A. I was kicked in the groin area.

Q. Did you receive any bruises or marks on your body, sir?

A. It was red, yes.

Q. With —

A. My girlfriend had to drive home; I couldn't drive home in my car.

Q. You were kicked in the groin you allege after you had already struck Mr. Dioneda several times?

A. Yes.

Q. Is that correct?

A. That is correct.

Q. Now, Mr. Smith, while you were standing there yelling at Mr. Dioneda, isn't it true, that there was nothing to prevent you from turning around and walking back to your automobile, getting inside the car and driving away?

A. That is probably true.

Q. Nobody tried to physically restrain you, isn't that true?

A. That is true."

• 1, 2 In Bay State Insurance Co. v. Wilson (1983), 96 Ill.2d 487, 451 N.E.2d 2d 880, our supreme court discussed an exclusionary clause identical to that contained in the policy issued by plaintiff here:

"The terms `intended' or `expected' included in such clauses have not been treated as synonymous. Otherwise, no purpose would be served by including them within the clause. A greater degree of proof is required to establish intent than to establish expectation. [Citation.] Injuries which are of such a nature that they should have been reasonably anticipated by the insured are `expected' injuries." 96 Ill.2d 487, 494.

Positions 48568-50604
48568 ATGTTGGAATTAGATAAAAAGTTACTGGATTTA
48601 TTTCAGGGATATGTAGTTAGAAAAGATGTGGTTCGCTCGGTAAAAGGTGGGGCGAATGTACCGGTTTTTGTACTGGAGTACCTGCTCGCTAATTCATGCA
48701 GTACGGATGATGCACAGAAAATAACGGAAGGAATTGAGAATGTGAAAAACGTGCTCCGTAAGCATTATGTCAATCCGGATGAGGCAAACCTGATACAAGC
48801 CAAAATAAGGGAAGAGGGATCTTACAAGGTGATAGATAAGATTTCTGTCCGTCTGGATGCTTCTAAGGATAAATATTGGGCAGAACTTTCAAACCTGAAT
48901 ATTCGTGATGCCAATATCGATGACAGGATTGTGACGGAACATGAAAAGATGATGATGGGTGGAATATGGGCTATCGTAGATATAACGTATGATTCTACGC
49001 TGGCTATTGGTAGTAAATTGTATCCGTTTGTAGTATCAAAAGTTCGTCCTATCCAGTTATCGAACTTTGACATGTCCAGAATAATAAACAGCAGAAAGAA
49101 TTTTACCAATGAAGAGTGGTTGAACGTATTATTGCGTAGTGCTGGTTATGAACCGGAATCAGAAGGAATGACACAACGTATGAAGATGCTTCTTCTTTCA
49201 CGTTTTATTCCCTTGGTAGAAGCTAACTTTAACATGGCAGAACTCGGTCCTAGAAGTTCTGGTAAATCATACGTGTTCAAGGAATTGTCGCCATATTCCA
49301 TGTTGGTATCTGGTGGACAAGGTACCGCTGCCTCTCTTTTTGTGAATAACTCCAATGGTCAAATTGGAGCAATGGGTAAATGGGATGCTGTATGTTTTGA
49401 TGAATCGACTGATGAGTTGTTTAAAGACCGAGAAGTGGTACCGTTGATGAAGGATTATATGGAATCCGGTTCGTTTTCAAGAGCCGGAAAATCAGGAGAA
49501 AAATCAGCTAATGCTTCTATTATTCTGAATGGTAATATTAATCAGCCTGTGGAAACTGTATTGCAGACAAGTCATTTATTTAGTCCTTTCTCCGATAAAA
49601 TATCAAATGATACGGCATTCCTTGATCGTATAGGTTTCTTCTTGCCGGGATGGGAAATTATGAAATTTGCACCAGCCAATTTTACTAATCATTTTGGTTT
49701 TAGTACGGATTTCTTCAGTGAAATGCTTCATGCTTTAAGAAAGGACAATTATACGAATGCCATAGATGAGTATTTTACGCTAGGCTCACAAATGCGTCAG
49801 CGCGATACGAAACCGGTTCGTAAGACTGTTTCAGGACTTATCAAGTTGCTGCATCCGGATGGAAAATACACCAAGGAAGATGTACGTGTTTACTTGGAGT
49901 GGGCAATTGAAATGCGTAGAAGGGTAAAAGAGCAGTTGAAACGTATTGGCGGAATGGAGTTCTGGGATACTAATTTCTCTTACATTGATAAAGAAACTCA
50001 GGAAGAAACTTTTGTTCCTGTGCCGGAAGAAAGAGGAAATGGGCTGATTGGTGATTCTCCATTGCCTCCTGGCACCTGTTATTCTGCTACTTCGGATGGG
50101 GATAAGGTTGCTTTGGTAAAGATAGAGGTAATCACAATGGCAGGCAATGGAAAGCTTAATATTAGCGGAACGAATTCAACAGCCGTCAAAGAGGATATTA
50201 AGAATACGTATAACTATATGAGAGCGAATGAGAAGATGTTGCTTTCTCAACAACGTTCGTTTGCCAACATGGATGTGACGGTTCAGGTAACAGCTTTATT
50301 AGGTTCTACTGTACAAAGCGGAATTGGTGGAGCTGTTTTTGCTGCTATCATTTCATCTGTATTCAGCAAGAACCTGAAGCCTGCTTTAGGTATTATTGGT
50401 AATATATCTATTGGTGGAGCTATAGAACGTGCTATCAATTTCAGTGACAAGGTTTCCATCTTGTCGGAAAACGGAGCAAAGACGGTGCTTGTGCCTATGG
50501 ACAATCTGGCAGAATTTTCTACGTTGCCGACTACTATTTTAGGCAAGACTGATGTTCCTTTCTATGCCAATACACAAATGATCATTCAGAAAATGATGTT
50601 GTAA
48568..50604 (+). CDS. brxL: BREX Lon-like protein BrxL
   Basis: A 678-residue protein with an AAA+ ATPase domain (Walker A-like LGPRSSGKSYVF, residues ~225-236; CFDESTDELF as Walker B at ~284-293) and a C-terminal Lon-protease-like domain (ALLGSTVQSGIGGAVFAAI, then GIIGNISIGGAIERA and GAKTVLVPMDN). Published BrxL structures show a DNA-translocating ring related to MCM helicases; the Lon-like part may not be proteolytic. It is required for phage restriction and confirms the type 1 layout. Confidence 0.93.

Application of this test to the facts of this case compels the conclusion that Dioneda's injuries were of such a nature that they should reasonably have been anticipated by Smith, and that the court erred in entering judgment against plaintiff. It was uncontradicted that Smith hit Dioneda "with power," that Smith could easily have returned to his car instead of hitting Dioneda, and that Dioneda received multiple fractures of the nose and face as a result of Smith's actions. It has been recognized that a hard blow to the face constitutes an "expected" injury with respect to the clause in question (Shook v. Tinny (1984) 122 Ill. App.3d 741, 746-47, 461 N.E.2d 642), and the record here admits of no other conclusion.

For the foregoing reasons, the judgment of the circuit court is reversed.

Reversed.

KASSERMAN and WELCH, JJ., concur.

19850416

© 2002 VersusLaw Inc.